There’s something terribly déjà-vu about polls
that claim to reveal a decline in personal Bible reading amongst God’s people, not least those who claim to be card-carrying evangelicals. There’s nothing new in this phenomenon. We may claim to have a high view of Scripture but as so often happens with Christians, the reality does not always mirror the theology.
And unfortunately focusing on this one, simplistic truth can tempt us to ignore some other major problems too. Derek Tidball highlighted one of these when he wrote “Realism compels one to observe, however, that there is a distinction to be made between the work of evangelical scholars and leaders and the use of the Bible at a more popular level. There, pre-enlightenment attitudes and pious illumination (by which one’s predetermined inner convictions are read into Scripture rather than Scripture being wisely interpreted and its meaning being read out of the text) often reigns” ("The Bible in Pastoral Practice”, Darton Longman and Todd edited by Paul Ballard and Stephen R Homes).
Personal Bible study can also become little more than a “lucky-dip, pick and mix exercise” tempting us to opt for passages that comfort us rather than challenge. Just as sadly, much of our time can be spent thinking about someone else’s commentary (or nice story) rather than meditating on the Biblical text itself. And when this happens we run the danger of absorbing human insights rather than enjoying an encounter with the divine.
We need scholarship of course because we need to appreciate the historical and theological contexts of any passage we want to understand. It is for this reason we ought to thank the Lord for academics such as Bishop Tom Wright who constantly seeks to focus our attention on the context before we seek to hear the voice of God.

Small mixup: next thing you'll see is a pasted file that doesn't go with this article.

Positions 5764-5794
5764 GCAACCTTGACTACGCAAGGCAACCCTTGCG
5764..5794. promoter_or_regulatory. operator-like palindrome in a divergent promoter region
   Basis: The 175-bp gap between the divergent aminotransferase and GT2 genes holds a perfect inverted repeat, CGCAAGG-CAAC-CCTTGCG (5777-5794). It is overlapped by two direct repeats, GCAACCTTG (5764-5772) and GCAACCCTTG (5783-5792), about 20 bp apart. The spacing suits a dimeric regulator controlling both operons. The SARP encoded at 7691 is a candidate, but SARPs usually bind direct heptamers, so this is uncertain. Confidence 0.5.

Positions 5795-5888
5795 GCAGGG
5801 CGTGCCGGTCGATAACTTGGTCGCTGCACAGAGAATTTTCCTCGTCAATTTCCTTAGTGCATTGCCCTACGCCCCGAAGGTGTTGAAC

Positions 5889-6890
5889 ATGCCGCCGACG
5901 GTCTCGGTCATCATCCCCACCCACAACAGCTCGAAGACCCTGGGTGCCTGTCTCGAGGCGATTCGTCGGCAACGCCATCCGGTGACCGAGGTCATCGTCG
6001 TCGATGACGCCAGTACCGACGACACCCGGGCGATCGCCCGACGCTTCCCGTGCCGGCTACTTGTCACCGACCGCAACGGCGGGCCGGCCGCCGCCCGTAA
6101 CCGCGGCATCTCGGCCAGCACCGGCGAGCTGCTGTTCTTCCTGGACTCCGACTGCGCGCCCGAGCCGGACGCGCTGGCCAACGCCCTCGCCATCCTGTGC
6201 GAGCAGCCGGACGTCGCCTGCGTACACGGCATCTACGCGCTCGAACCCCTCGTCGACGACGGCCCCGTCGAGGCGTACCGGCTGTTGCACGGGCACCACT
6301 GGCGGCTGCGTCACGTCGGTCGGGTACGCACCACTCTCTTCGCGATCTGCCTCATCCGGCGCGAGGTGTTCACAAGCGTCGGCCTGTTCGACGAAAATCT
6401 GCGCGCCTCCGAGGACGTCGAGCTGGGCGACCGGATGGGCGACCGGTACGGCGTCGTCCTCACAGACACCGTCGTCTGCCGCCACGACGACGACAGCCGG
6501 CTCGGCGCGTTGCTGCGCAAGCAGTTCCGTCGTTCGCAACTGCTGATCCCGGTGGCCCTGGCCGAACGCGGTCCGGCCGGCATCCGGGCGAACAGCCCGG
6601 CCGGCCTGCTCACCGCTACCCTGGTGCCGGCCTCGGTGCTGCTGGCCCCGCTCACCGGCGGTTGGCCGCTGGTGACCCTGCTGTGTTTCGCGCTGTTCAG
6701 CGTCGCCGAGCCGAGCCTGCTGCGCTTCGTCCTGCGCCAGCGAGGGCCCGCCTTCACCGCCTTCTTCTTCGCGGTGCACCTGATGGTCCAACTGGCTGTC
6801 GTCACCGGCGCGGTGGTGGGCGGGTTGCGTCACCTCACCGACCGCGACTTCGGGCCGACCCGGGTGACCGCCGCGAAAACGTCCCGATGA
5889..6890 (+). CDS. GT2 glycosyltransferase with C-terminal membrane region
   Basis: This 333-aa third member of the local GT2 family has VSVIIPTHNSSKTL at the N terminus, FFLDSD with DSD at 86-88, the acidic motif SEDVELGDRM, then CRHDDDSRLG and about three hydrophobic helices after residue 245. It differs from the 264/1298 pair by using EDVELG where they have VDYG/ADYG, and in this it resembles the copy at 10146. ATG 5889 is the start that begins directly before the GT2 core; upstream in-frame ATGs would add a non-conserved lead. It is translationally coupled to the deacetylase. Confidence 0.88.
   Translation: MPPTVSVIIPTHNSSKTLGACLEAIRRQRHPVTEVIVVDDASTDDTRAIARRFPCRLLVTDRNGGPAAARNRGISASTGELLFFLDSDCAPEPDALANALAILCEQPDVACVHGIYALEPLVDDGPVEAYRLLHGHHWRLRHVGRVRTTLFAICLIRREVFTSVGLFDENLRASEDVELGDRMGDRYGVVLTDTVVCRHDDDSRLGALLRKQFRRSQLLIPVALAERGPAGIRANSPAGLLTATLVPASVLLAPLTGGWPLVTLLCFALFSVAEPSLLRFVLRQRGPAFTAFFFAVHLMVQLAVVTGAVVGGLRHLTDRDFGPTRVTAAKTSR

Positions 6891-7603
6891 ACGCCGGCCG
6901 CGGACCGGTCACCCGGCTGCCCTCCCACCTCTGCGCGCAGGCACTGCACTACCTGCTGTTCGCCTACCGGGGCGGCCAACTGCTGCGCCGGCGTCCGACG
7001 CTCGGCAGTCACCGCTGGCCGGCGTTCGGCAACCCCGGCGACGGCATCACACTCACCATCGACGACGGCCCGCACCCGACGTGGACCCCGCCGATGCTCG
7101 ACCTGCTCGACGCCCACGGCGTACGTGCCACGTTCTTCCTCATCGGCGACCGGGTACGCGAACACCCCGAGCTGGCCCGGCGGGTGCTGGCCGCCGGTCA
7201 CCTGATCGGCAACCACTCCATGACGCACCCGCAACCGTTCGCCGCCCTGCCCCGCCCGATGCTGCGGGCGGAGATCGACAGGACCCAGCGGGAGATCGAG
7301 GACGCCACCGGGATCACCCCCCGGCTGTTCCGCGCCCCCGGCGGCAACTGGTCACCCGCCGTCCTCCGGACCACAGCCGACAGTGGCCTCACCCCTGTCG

Having said that though, I sometimes worry that, in spite of our evangelical credentials, we allow others to become mediators between us and God. It is all-too-tempting to expect God to speak to us through others rather than directly through His Word.
I became acutely aware of this on two, very different occasions. I sensed it first when a good friend asked me to pray for him because, as a pastor, it was obvious to him that I was 'closer to God'. It impacted me most significantly some years later though when I heard a Jesuit scholar state that he was taking a Bible study because he wanted nothing to come between the text and those who wanted to hear God speak. He made me question which of us had the greater respect for God's word.
We should never forget that, just before He died, Jesus told His disciples that losing Him was not going to be the disaster they feared. In fact he assured them that they would be better off when He had gone.
'But I tell you the truth,” He said, “it is for your good that I am going away ... But when He the Spirit of Truth comes he will guide you into all truth. He will not speak on His own; He will speak only what He hears and He will tell you what is to come. He will bring glory to me by taking from what is mine and making it known to you."
Now in the first instance this promise clearly referred to the writing of New Testament, but it surely contains a wonderful promise for believers of every generation too. It means that we would have been no better off even if we had been one of the first disciples for when we engage with the Scriptures in the presence of the Spirit we are, mysteriously but marvellously, in the presence of Jesus Himself.
And we certainly need His help if we are to understand our world and present a persuasive Christian worldview in our increasingly post-Christian culture. If we want to be missional churches we need to be Biblically informed churches too. The late Chuck Colson summed it up nicely when he said: “Our faith is intended to encompass every part of life, every sphere of work, every aspect of the world. In short, our faith must be a complete worldview, the basic set of beliefs that function as a grid or glasses determining how we see all reality. If God is creator and sovereign over everything, as we confess He is, then
everything finds its identity and meaning in relationship to Him - not only our spiritual life but also our work, politics, science, education, and the arts.”